DEPe exposure is neurotoxic and induces neuroinflammation. Microglial activation does not contribute to the subacute neurotoxicity, but transcriptomic analysis revealed that microglia and astroglia respond by activating pathways that help protect from further damage as well as pathways that appear to contribute to its toxicity. Furthermore, DEPe reduced expression of genes related to autophagy, consistent with previous studies. These findings add further biological plausibility to the epidemiologic studies connecting air pollution exposure and disease and also have important therapeutic implications. Medications targeting inflammation should be as specific as possible to glia that contribute to cell death, while protecting or enhancing glia that may be neuroprotective. Based on data presented here and a previous study, stimulating neuronal autophagy is another promising therapeutic target.
All materials and data are available upon request. All requests should be made to Dr. Jeff Bronstein.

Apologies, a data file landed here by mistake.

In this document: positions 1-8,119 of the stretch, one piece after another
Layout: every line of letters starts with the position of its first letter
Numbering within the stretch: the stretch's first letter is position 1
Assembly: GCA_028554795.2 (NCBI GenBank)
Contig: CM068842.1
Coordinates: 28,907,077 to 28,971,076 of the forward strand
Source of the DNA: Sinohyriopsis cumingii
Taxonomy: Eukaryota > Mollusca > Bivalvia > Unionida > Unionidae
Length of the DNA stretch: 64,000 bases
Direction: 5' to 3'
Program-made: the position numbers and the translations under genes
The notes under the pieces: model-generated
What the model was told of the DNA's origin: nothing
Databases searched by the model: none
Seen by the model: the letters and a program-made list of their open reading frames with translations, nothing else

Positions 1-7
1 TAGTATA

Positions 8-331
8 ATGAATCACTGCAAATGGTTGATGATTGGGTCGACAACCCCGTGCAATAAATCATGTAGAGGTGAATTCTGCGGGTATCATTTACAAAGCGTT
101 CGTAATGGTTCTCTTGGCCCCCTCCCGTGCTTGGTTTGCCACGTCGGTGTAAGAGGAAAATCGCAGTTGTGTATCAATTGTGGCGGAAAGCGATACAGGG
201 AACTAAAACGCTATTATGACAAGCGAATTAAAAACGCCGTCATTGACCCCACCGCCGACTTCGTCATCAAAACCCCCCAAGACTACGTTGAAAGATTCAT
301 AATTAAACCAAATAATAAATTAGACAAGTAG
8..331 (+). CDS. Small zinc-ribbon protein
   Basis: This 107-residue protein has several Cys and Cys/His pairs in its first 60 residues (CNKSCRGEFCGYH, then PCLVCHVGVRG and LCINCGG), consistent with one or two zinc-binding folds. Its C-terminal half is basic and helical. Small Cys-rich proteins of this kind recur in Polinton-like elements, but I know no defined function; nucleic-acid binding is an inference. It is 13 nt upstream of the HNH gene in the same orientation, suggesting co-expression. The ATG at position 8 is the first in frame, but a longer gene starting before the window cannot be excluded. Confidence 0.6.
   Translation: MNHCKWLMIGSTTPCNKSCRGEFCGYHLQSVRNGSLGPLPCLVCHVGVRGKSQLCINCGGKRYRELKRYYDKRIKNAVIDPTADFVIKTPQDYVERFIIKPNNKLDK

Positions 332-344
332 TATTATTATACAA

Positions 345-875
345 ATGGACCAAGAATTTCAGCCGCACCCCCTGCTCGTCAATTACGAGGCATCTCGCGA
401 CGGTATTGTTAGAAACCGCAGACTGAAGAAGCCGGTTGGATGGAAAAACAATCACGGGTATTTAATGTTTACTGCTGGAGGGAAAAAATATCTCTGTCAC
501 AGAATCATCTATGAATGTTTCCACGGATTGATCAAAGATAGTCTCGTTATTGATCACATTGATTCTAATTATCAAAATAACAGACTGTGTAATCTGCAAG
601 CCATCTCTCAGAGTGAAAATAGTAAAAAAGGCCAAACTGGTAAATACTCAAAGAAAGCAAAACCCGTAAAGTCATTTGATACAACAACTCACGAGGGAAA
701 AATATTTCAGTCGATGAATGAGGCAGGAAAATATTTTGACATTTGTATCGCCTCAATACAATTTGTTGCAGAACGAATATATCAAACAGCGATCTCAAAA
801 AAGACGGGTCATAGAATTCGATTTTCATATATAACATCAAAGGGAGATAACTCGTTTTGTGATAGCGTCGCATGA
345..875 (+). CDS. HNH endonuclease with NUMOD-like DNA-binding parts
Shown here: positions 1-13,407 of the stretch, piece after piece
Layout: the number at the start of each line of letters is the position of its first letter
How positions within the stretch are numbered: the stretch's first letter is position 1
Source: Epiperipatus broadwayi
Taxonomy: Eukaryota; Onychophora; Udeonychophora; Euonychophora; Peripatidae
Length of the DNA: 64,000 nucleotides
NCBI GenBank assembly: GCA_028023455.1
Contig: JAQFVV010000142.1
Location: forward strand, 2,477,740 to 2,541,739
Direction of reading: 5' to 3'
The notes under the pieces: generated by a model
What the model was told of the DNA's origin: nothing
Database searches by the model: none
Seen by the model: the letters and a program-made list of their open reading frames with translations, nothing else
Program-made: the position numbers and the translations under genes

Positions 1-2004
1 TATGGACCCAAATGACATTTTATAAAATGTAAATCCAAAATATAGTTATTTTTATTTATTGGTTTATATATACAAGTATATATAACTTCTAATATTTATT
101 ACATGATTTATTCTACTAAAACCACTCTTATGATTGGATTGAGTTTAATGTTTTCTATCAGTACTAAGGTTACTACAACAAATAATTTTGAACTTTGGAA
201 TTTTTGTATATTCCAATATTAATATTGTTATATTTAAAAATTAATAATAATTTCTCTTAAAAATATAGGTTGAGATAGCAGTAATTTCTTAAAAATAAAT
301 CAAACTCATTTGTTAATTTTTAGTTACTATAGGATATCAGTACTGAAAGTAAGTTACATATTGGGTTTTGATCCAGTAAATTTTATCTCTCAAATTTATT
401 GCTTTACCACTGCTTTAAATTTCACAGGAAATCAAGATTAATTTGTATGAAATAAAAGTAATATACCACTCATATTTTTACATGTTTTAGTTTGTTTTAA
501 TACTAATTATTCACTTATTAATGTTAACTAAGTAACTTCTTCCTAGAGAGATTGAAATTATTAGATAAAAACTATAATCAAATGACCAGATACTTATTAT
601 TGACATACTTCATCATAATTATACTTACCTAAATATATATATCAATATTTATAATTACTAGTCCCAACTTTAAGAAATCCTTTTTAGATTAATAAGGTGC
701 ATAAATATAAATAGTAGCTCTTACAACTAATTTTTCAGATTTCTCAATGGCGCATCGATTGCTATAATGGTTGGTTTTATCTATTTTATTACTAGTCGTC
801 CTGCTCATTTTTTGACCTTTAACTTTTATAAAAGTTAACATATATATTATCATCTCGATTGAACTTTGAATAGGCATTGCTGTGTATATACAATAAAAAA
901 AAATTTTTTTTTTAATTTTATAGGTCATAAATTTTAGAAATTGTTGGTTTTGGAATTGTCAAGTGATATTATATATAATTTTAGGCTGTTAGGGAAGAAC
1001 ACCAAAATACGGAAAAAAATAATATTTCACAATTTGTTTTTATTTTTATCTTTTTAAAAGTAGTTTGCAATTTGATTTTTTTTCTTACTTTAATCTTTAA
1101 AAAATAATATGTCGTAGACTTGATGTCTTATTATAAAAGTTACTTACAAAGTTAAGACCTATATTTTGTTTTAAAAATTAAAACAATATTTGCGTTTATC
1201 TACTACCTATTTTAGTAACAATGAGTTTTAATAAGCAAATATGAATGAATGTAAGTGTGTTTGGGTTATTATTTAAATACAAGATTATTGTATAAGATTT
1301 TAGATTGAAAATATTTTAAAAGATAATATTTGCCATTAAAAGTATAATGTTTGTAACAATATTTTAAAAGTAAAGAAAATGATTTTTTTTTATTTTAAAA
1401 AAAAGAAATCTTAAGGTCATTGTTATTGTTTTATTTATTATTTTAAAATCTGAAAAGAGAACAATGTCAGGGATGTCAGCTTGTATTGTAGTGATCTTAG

Liu, T. et al. Gut microbiota partially mediates the effects of fine particulate matter on type 2 diabetes: Evidence from a population-based epidemiological study. Environ. Int. 130, 104882 (2019).
Peters, R. et al. Air pollution and dementia: A systematic review. J. Alzheimers Dis. 70(s1), S145–S163 (2019).
Tsai, T. L. et al. Fine particulate matter is a potential determinant of Alzheimer’s disease: A systemic review and meta-analysis. Environ. Res. 177, 108638 (2019).
Murata, H., Barnhill, L. M. & Bronstein, J. M. Air pollution and the risk of Parkinson’s disease: A review. Mov. Disord. 1, 1 (2022).
Gao, H. M. et al. Neuroinflammation and oxidation/nitration of -synuclein linked to dopaminergic neurodegeneration. J. Neurosci. 28(30), 7687–7698 (2008).
Serrano-Pozo, A. et al. Reactive glia not only associates with plaques but also parallels tangles in Alzheimer’s disease. Am. J. Pathol. 179(3), 1373–1384 (2011).
Levesque, S. et al. Air pollution and the brain: Subchronic diesel exhaust exposure causes neuroinflammation and elevates early markers of neurodegenerative disease. J. Neuroinflammation 8, 105 (2011).